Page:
Did you make New Year’s resolutions? Here’s one way to empower yourself to reach your goals.
Resolutions and Intentions
I wrote in my January newsletter that I don’t make New Year’s resolutions, but I do set intentions. And then I wondered what the difference was and why resolutions didn’t work for me. Somewhere over the years, I stopped making resolutions to get more exercise and eat healthier and set self-imposed deadlines for work and writing projects. The goals felt more like something I should do or would do anyway, without a specific outcome, rather than what I wanted to work on. Instead, I started setting intentions for my emotional well-being and spiritual growth and that of my children. Each November or December (which also coincided with my birthday solar return), I would sit on the beach in Hawaii and reflect on what I most wanted to work on for the coming year that would make me a better, more compassionate and loving person and mother. I wrote down my intentions and reflected on them throughout the year (usually back on the beach), but I did not expect to “achieve” them, and January was way too early to evaluate any progress. So, is it too early to ask how your January resolutions or intentions are going?
It’s now February and I haven’t yet set any intentions for the year (although I did intend to get my monthly blog out on time—in January). Given my ever-changing health circumstances, I can’t predict what tomorrow will bring, much less set goals for achieving outcomes over a year or even a month. I am living day to day, having spent much of the last two months flat on my back in bed with a fractured vertebra. Pain interfered with my ability to think and focus, and interrupted sleep zapped any energy and motivation for working on emotional growth. Chronic illness requires flexibility and adaptability, which is why intentions suit me better than resolutions.
A resolution tends to be black or white—either you achieve it, or you don’t. A resolution focuses on a problem (or a goal) with a commitment to a future outcome (make January dry, get a work-from-home job, write that book). Intentions are commitments, too, but are grounded in the present and focused on the process and purpose (find new nonalcoholic drinks to enjoy, explore WFH motivations and options, try new routines that help me write every day). I think of resolutions as concrete, measurable goals (we need those, too) and intentions as a mindset—an awareness of our motivations and a reminder to work on improving in some desired way.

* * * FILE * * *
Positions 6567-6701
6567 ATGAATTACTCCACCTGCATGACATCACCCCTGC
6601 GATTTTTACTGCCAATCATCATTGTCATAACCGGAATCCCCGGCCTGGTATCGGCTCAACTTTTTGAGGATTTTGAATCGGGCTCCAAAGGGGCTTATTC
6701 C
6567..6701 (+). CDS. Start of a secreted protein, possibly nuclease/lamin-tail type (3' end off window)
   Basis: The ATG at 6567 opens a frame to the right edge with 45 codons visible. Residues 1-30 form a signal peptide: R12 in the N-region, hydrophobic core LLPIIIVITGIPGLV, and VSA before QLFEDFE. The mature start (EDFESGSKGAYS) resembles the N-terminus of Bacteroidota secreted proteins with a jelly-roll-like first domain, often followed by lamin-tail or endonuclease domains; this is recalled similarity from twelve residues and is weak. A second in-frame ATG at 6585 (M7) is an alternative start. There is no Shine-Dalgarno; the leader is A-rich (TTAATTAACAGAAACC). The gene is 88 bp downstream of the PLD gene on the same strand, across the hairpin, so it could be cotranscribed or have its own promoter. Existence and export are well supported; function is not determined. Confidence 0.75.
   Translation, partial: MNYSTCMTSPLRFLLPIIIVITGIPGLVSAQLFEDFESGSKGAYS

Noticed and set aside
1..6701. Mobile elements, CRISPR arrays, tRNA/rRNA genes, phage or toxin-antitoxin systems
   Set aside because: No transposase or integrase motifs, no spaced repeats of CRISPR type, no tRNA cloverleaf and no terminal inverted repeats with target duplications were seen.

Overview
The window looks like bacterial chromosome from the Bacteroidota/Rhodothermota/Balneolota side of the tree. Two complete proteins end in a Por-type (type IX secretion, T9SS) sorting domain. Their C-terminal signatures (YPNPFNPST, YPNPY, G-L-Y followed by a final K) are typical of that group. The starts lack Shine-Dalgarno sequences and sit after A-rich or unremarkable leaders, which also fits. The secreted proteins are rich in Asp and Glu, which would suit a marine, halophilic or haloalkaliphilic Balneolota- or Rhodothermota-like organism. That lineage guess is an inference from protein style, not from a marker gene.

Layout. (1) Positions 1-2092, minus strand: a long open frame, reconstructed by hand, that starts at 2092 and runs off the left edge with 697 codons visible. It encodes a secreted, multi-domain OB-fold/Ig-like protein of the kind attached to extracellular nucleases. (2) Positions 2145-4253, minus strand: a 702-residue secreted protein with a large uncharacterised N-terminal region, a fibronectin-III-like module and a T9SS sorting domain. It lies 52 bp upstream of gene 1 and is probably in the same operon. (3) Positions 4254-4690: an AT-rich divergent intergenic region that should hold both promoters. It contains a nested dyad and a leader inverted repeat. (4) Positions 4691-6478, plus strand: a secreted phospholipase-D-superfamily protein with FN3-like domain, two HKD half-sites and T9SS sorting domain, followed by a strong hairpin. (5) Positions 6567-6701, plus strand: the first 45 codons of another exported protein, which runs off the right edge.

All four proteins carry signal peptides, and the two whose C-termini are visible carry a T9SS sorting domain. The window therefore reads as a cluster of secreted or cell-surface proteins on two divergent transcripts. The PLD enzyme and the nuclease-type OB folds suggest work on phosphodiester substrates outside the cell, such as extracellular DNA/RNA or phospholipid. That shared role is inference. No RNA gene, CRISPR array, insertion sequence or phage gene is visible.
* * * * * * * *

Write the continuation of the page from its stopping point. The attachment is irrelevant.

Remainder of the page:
A mindset isn’t measurable, but the way we think about or perceive something can become ingrained in our psyche when practiced often enough, and it may lead to a desired outcome. (When kids put consistent effort into schoolwork, they often get better grades. Setting aside specific times to write usually results in more writing. When I practice being mindful in the moment, I am less stressed about my expectations. When I listen attentively, my companion feels understood and supported and we both feel better about our interaction).
The difference between a resolution and an intention is in the expectation and how we feel in response. When a resolution isn’t achieved, we tend to criticize ourselves (I’m not strong or good enough, I just don’t have enough willpower). Of course, setting realistic and achievable goals is part of a “success” strategy. With an intention, however, we allow ourselves room to grow (I’ll continue to work on being more attentive, try a new approach, accept my limitations). Unmet resolutions are disheartening; intentions are empowering.
Although failure can energize us determined folks at times (I can do this, I’ll prove it to myself), success and reward tend to be more motivating. It’s easier to feel successful if you are improving and the outcome is measured in progress instead of pass/fail.
External and Internal Motivators